Crop Modelling (CropM)

Continued pressure on agricultural land, food insecurity and required adaptation to climate change have made integrated assessment and modelling of future agro-ecosystems development increasingly important. Various modelling tools are used to support the decision making and planning in agriculture. An important component in this is crop modelling. Yet, recent reviews revealed that neither crop modelling approaches nor the simulation tools are fully up to the task.

For example, most crop models do not account for crop-specific heat stress impacts around flowering or show other deficiencies in process descriptions. Another issue is that, while most of the crop growth simulation models have been developed and evaluated at field scale, they are usually applied in large area assessments without applying proper scaling methods. These and other deficiencies lead to uncertainties, which are often not quantified.

CropM has the ambition to improve the situation by quantifying the uncertainty in their results and reduce the various model uncertainties through model intercomparison, compiling data as required to fill knowledge gaps, eliminating model deficiencies and improve methods for scaling and uncertainty analysis. Furthermore, cropM intends to further develop crop rotation modelling which will allow FACCE MACSUR as a whole to apply and look at new ways of applying farming systems modelling in risk assessment. This will also require enhanced efforts on linking crop and soil modelling, which also will improve opportunities for exploring linkages between adaptation to and mitigation of climate change.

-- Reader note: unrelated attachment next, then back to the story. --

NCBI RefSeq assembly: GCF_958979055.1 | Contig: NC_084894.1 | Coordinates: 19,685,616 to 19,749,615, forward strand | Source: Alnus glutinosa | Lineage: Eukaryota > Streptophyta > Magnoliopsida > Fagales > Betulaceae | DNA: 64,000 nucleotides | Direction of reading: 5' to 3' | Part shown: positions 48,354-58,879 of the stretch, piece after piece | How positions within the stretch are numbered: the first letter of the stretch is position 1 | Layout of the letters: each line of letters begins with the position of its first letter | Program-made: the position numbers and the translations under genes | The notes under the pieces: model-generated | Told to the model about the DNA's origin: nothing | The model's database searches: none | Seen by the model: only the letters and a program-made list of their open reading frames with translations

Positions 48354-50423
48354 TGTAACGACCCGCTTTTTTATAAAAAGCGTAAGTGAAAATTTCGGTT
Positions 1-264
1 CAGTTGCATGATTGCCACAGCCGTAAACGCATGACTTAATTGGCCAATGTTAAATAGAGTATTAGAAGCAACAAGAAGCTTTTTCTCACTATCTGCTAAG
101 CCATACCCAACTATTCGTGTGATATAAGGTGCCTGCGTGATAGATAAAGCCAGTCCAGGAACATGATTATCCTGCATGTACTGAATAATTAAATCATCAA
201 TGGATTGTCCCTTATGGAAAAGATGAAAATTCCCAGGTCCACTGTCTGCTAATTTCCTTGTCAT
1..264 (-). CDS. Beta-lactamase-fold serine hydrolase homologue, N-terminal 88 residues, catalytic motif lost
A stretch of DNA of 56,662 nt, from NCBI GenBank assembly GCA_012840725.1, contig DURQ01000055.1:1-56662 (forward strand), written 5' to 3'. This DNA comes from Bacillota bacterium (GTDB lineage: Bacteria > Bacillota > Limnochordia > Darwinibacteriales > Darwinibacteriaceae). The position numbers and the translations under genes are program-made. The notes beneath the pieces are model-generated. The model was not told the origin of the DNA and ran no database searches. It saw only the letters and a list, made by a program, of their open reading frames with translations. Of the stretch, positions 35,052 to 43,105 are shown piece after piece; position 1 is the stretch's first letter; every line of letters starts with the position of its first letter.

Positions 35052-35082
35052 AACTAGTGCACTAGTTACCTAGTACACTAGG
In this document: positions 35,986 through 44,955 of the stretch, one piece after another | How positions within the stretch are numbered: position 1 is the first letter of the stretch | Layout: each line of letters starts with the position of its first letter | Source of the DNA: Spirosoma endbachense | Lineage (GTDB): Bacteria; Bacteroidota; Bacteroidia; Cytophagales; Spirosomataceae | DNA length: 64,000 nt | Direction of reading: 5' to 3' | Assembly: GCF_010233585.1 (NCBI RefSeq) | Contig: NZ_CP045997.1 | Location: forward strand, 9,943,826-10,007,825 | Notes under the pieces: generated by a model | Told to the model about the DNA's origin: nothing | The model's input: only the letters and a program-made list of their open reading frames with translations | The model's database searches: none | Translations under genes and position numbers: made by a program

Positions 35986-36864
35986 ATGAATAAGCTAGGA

The key challenges of CropM is to advance crop modelling for improved assessment of climate change impacts on food security. Importantly, the work strategy includes both to stimulate excellent science and to support capacity and network building including demonstration of improved impact assessments with links to and in consultation with decision makers.

The work of CropM can be structured into three phases:

  • Phase I: improve capabilities of crop model application for risk assessment including upscaling, model linking capabilities and better understanding and quantification of model uncertainties
  • Phase II: demonstrate model improvement, advanced methods of upscaling and model linking and uncertainty analysis and strengthen research capacity in these fields
  • Phase III: develop strategies for future research within Europe on crop modelling for improved climatic risk assessment